Aesthetically, the art is intentionally retro with pixel art being prevalent throughout. Graphics junkies may not have the greatest time over this, but anyone that isn’t a twelve year old with a super-PC his parents bought him should be able to appreciate the simple aesthetic and the Mariana Trench depth that lies beneath it. The sound similarly is well matched to the game, providing an engrossing and rich experience that draws the player in. There is immersion here, especially in combat, which is entirely yet pleasantly unexpected of the genre.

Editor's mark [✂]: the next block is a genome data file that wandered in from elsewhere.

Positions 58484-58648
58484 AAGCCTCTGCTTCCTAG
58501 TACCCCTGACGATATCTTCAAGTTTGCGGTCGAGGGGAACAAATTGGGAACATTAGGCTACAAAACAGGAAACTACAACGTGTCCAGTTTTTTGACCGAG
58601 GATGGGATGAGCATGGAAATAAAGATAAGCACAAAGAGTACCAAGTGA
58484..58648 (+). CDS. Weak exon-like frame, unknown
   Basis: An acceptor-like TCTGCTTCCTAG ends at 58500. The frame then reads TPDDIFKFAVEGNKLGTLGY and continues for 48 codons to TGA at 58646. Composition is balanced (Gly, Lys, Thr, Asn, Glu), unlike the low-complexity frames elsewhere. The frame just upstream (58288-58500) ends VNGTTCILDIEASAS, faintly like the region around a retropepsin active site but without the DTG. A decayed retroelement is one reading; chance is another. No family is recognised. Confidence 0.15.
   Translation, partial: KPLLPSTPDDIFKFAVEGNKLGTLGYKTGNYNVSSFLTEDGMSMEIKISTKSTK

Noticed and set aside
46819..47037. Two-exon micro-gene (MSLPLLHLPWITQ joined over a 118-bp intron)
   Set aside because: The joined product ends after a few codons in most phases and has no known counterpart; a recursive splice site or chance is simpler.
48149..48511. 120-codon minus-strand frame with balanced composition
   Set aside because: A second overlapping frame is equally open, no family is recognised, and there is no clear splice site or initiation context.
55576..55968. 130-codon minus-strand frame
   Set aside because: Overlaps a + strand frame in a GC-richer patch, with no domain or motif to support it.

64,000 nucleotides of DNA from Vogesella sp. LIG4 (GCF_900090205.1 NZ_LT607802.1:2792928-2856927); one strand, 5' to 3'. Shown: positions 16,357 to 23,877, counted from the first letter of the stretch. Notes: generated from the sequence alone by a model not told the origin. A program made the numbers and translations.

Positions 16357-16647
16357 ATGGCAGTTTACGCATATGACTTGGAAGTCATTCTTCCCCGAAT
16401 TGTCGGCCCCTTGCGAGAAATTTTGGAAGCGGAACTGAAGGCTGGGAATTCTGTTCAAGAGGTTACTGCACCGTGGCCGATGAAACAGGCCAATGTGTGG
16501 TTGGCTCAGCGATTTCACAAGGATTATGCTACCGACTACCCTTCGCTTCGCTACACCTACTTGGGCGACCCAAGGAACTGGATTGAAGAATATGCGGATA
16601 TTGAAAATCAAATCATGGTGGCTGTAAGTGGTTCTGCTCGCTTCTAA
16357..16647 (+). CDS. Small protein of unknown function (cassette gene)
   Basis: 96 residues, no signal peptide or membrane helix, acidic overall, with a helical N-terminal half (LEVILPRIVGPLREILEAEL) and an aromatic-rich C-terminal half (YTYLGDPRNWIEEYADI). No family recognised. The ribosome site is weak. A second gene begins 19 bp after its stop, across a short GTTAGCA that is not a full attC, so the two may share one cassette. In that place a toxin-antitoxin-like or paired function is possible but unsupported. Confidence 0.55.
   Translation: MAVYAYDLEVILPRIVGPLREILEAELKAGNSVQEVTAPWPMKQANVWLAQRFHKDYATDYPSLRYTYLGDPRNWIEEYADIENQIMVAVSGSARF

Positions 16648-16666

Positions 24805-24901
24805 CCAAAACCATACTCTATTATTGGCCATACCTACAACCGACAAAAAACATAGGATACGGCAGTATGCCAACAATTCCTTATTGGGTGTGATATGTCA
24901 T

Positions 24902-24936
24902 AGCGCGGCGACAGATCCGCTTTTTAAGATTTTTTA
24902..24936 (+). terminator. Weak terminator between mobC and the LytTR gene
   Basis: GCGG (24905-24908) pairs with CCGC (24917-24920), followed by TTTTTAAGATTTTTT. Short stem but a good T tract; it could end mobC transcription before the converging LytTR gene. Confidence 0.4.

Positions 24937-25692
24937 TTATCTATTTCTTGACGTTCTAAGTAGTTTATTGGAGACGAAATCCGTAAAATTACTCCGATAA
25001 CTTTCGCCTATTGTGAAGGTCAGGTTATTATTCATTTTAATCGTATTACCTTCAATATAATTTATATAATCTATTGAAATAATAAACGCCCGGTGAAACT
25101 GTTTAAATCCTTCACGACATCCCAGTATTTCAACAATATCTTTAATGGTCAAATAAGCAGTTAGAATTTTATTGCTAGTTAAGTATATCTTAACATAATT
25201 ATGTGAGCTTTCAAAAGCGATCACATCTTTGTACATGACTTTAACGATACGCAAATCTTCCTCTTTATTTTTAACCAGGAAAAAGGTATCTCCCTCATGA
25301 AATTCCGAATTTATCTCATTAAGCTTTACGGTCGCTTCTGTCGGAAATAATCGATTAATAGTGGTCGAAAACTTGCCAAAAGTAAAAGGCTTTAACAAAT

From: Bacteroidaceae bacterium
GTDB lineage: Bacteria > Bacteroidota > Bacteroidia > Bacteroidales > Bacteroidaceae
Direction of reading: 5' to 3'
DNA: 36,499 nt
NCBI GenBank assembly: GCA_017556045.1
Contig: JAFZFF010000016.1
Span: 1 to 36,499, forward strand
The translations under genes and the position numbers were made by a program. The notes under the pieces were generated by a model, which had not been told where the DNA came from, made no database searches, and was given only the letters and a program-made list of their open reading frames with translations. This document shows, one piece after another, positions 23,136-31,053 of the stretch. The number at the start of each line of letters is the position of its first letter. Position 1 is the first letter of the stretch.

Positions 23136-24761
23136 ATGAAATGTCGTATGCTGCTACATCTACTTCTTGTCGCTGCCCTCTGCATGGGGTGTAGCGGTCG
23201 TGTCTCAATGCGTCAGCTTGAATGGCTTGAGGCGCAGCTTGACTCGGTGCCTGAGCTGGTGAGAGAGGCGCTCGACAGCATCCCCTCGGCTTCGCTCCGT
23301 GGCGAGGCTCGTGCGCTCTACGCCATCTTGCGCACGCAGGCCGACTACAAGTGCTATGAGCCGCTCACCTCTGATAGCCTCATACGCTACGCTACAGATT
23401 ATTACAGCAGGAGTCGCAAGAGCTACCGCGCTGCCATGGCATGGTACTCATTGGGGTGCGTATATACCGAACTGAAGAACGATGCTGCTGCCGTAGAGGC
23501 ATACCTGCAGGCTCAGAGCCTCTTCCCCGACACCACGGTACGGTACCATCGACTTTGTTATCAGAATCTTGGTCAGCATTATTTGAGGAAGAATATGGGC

As mentioned in the introduction, this game follows an increasingly popular trend of in-development funding through a beta purchase scheme. This method of development for an indie is a great opportunity to maintain a steady income before release providing the time needed to finish the product. The game that really popularised this method; Minecraft, saw huge success through it, and NEO Scavenger as a cross platform browser embedded game is technically somewhat similar. The key problem with the model has been, and certainly was for Minecraft, a disconnect between what the developer was adding to the game and what the paid-beta community wanted. This is probably the principal reason for the burgeoning modding community that Minecraft acquired and is evidenced at least in part by older mod names such as “Better Than Wolves”. Blue Bottle Games seem to have found a solution to this issue in the form of a feature voting system for beta-purchase customers. This is a neat idea, with the different pay scales on the website ($10.00, $13.00 and $25.00) providing differing numbers of feature votes (1,5 and 5) to be used on the feature voting page. It is worth noting that this is not a contract for feature completion, but it does provide a formal system for feature request whilst also providing more value to the process of beta-purchasing.